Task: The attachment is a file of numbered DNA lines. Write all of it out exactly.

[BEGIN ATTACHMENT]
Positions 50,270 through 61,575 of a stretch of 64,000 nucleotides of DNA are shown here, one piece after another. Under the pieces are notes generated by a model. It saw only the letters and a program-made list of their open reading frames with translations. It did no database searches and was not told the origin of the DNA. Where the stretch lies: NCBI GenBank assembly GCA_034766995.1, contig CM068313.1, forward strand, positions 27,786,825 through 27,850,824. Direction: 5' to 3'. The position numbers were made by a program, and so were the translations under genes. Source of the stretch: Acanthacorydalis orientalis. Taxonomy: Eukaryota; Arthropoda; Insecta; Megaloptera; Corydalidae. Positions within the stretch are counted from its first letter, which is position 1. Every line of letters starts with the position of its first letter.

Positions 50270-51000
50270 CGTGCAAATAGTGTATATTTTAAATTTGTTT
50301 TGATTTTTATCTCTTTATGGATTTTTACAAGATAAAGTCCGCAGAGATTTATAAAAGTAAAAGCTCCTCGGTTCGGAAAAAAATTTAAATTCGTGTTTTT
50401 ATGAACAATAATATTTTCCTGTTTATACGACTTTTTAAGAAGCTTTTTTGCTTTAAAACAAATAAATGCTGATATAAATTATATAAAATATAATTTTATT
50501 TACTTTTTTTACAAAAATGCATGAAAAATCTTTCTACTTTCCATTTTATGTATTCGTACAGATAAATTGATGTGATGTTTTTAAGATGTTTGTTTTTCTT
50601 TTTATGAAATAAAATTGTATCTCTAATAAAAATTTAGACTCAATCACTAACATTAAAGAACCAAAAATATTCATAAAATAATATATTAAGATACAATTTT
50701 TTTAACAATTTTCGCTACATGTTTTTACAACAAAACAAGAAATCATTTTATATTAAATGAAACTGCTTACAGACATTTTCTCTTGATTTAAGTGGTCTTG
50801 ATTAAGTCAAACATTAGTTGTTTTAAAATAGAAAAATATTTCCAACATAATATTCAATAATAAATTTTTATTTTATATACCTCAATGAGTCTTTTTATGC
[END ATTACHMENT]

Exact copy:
Positions 50,270 through 61,575 of a stretch of 64,000 nucleotides of DNA are shown here, one piece after another. Under the pieces are notes generated by a model. It saw only the letters and a program-made list of their open reading frames with translations. It did no database searches and was not told the origin of the DNA. Where the stretch lies: NCBI GenBank assembly GCA_034766995.1, contig CM068313.1, forward strand, positions 27,786,825 through 27,850,824. Direction: 5' to 3'. The position numbers were made by a program, and so were the translations under genes. Source of the stretch: Acanthacorydalis orientalis. Taxonomy: Eukaryota; Arthropoda; Insecta; Megaloptera; Corydalidae. Positions within the stretch are counted from its first letter, which is position 1. Every line of letters starts with the position of its first letter.

Positions 50270-51000
50270 CGTGCAAATAGTGTATATTTTAAATTTGTTT
50301 TGATTTTTATCTCTTTATGGATTTTTACAAGATAAAGTCCGCAGAGATTTATAAAAGTAAAAGCTCCTCGGTTCGGAAAAAAATTTAAATTCGTGTTTTT
50401 ATGAACAATAATATTTTCCTGTTTATACGACTTTTTAAGAAGCTTTTTTGCTTTAAAACAAATAAATGCTGATATAAATTATATAAAATATAATTTTATT
50501 TACTTTTTTTACAAAAATGCATGAAAAATCTTTCTACTTTCCATTTTATGTATTCGTACAGATAAATTGATGTGATGTTTTTAAGATGTTTGTTTTTCTT
50601 TTTATGAAATAAAATTGTATCTCTAATAAAAATTTAGACTCAATCACTAACATTAAAGAACCAAAAATATTCATAAAATAATATATTAAGATACAATTTT
50701 TTTAACAATTTTCGCTACATGTTTTTACAACAAAACAAGAAATCATTTTATATTAAATGAAACTGCTTACAGACATTTTCTCTTGATTTAAGTGGTCTTG
50801 ATTAAGTCAAACATTAGTTGTTTTAAAATAGAAAAATATTTCCAACATAATATTCAATAATAAATTTTTATTTTATATACCTCAATGAGTCTTTTTATGC